You know that thing they say about the youngest child in a family? That thing about how that child gets away with murder because he’s the youngest and the parents aren’t ready to not have a baby anymore? About how the baby of the family has the parents wrapped around his little finger even when he’s well past the age where it’s appropriate?
I really thought we were smarter than that. I thought that only happened in families where the parents were weak and self-involved. Why would anyone with an ounce of parenting abilities relax their standards merely for their own insecurities about their children growing up and leaving the nest? Not us, that’s for sure.
But, you know, our youngest still is kind of a baby. He’s not even four yet. He still gets nightmares and sleeps with us sometimes. He still sucks his thumb. I still occasionally carry him around on my hip. None of that is because he’s the youngest, though, it’s because he is young. Right? You have to treat younger children differently from the older ones. A 3 year old doesn’t have the cognitive reasoning ability of an adult, or even of an 11 year old. When a child is that young, he’s not doing it intentionally, so sometimes he gets a pass.
Yeah, that’s what I thought until yesterday afternoon.
Montessori Teacher when I picked Jonas up yesterday: So Jonas had a rough time today. He had to sit in timeout for awhile because he emptied all of the soap from the hand soap containers in both the girls bathroom and the boys bathroom and refilled them with water.
Me: Oh geez, I’m so sorry, that’s not OK. I’ll talk to him.
Montessori Teacher: Well and the big problem is that one of the other teachers saw him doing it, but then he lied about it.
Me: Oh no, definitely not acceptable. I will absolutely discuss it with him tonight. (Silently thanking my lucky stars he didn’t pee in the containers to refill them like his older brother did once with the empty shampoo container.)
Me, after we got home, while I’m making dinner: Jonas, we need to talk about what happened today at school. I was told by your teacher you emptied the soap out of the dispensers. You know that’s not OK. We’ve discussed it probably 800 times at home.
Jonas: I’m having a ‘rough time’. (He might as well have actually used air quotes. Apparently his teacher regularly uses this phrase instead of telling kids’ parents he or she is ‘acting like an asshole’. This was where I started to get a clue that he’s been listening more often than I give him credit for.)
Me: You’re not having a rough time. You were being a bad boy. Why would you do that?
Jonas: It wasn’t me that emptied them. It was Tyler. I was washing my hands and then he came in and emptied the soap out and then he went to the girl’s bathroom and emptied the soap there too.
Me: Jonas, your teacher saw you do it. I know it wasn’t Tyler.What you’re doing is lying. (Still thinking I’m teaching him lessons maybe he doesn’t know about.)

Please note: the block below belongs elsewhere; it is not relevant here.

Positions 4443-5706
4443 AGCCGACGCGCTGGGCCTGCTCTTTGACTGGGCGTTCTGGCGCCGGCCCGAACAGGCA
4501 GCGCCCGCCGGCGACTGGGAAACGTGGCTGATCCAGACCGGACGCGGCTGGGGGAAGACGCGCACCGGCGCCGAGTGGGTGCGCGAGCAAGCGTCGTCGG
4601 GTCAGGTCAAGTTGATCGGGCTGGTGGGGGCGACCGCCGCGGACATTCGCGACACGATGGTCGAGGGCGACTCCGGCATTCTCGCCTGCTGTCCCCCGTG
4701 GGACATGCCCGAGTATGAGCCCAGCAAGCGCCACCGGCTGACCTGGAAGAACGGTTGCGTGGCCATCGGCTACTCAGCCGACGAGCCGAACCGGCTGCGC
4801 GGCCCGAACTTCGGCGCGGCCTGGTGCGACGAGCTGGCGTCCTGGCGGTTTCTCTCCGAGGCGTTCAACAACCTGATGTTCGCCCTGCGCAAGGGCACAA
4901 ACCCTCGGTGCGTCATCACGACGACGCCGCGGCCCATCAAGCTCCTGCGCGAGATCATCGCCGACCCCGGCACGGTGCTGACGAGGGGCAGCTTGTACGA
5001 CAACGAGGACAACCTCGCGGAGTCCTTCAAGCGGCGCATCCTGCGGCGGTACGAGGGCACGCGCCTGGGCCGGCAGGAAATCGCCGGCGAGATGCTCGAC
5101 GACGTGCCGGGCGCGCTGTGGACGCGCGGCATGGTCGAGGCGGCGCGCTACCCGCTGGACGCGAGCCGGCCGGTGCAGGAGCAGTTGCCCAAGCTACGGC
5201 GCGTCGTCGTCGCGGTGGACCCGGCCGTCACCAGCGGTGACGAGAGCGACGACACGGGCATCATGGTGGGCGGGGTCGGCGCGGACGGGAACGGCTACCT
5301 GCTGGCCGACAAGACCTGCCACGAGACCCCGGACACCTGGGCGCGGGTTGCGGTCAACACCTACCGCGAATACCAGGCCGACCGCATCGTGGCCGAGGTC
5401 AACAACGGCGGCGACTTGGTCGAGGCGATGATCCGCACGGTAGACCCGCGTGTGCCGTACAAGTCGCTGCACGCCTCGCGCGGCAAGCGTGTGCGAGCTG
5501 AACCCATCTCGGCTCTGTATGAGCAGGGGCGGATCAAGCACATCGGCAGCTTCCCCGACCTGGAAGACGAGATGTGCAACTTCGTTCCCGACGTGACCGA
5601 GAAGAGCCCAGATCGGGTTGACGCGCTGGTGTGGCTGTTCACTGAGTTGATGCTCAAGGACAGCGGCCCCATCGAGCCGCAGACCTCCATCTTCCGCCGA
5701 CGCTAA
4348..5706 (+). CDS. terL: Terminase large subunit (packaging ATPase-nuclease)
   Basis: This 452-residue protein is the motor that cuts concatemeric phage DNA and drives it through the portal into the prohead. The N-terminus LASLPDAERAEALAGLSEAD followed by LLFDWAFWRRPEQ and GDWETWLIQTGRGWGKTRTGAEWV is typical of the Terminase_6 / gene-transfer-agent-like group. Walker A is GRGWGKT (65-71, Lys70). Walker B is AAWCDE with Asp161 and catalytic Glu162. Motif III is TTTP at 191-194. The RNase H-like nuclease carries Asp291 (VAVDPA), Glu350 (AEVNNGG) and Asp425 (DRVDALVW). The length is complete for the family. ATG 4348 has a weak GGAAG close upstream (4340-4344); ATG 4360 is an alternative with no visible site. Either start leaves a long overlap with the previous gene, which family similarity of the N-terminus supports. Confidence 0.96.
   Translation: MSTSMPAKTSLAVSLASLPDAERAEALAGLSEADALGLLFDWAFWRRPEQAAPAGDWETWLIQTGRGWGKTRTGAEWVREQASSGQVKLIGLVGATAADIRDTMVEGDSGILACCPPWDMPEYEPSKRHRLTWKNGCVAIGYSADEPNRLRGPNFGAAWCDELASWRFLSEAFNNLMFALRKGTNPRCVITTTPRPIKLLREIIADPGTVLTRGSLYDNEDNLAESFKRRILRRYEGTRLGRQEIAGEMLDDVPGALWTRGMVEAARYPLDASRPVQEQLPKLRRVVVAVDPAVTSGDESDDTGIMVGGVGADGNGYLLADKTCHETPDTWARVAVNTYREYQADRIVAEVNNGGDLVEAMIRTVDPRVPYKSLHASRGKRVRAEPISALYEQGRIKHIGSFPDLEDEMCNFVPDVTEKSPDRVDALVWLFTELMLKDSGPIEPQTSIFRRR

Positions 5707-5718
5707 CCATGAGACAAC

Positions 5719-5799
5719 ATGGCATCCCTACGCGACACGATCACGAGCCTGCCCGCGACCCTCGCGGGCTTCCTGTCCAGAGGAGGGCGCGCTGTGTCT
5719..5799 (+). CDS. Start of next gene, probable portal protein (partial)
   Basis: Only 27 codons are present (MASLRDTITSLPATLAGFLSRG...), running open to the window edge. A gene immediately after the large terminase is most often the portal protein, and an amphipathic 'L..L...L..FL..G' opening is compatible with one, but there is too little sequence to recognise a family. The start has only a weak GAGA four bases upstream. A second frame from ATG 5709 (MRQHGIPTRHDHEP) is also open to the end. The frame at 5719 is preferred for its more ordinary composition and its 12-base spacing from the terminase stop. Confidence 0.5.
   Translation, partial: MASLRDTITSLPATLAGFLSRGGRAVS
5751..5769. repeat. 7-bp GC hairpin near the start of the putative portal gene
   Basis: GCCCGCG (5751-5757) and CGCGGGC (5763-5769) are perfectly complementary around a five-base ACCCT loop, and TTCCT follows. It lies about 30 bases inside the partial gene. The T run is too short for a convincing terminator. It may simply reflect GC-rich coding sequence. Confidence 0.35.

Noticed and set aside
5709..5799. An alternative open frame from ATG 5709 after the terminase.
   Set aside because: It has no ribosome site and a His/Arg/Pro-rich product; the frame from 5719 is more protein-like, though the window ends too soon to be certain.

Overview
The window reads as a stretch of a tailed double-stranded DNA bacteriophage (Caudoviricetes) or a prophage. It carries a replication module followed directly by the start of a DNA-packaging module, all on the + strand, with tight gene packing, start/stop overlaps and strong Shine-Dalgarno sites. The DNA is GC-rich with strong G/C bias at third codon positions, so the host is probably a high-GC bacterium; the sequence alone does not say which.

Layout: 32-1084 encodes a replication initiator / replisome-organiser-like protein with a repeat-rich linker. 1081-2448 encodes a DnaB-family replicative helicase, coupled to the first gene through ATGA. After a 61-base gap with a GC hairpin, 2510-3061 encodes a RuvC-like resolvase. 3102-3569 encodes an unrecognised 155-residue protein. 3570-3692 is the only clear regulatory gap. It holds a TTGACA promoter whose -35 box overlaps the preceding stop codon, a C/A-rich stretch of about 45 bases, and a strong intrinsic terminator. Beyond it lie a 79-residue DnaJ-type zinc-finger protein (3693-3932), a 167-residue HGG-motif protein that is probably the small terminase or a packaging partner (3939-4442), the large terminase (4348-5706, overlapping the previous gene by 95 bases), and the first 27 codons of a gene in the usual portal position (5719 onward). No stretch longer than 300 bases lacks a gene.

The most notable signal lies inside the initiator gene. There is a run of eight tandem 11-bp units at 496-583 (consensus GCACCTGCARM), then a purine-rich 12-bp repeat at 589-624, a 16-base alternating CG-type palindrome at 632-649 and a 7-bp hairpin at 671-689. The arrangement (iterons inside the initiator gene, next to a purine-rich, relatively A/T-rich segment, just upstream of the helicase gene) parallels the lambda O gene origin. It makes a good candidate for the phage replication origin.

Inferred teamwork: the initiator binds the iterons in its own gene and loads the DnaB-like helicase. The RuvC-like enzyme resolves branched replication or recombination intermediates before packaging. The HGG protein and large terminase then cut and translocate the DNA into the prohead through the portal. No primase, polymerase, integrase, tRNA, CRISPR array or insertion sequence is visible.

Jonas: I’m not lying. It was Tyler. (Looking at me with wide, earnest eyes. At this point I really started to wonder if maybe he was falsely accused.)
Me: Well if it was really Tyler, then I think I need to speak with Tyler and his mom about this tomorrow. And then his mom will punish him and he’ll get in huge trouble for emptying out the soap container. Does that sound OK to you? (Appealing to his sense of guilt over getting his friend in trouble for something he did, if he did it, and at the same time trying to support him if he hadn’t done it.)
Jonas: Yes, that sounds good to me. It was Tyler. He should get in trouble.
Me: OK… well then I guess I’ll talk to his mom and Tyler and your teachers tomorrow morning and we’ll figure this all out.
Jonas: He’ll tell you it wasn’t him. He’s a liar. (Yeah, he did it. He was clearly thinking this through, covering his bases. Note to any future gang members looking to recruit my son for criminal activities: he will sell you down the river so fast your head will spin. No loyalty here; move along.)
Me: When a good kid does something bad, he admits that he did it and apologizes. Maybe ‘Tyler’ will confess and apologize. (Giving him an opportunity to be the ‘good kid’.)
Jonas: He’s not a good kid. He hits my friends. He’ll tell you it wasn’t him. (Dropping that olive branch like a hot rock.)
Me: OK, well then I guess we’ll just have to talk to Tyler and his mom tomorrow and I’ll explain to him that you definitely didn’t do it and that you saw Tyler doing it.
Jonas: You don’t know where he lives. (Seeing now, that this could turn into an ugly confrontation tomorrow.)
Me: I’m going to see them at your school tomorrow. (Sensing his fear. Closing in on my prey.)
Jonas: He doesn’t go to my school anymore. Today was his last day. (And his own tangled web of deception begins to slowly suffocate him.)
Me: Jonas… I think you need to think very hard about this. I’m going to find out what really happened. I’m going to speak to Tyler and his mom and your teachers, regardless of where I have to go to find them. If it turns out it was you who emptied the soap dispensers and you didn’t tell me the truth and apologize to me and to your teachers, then I think we’re going to have to have a discussion about your birthday party next month and whether or not you deserve to have one.
Jonas, color draining from his face, eyes big as dinner plates: It was me. I emptied the soap. In the boys bathroom and the girls. I don’t know why I did it.
Me, the next day to his teacher after Jonas has confessed and apologized and run off to put away his lunch box: He tried to tell me some long involved story about how Tyler did it.
Montessori Teacher: Tyler? We don’t even have a Tyler.
I think my baby might be more grown up than I thought. It’s also possible he’s been sneaking down in the middle of the night to watch Fight Club on Netflix.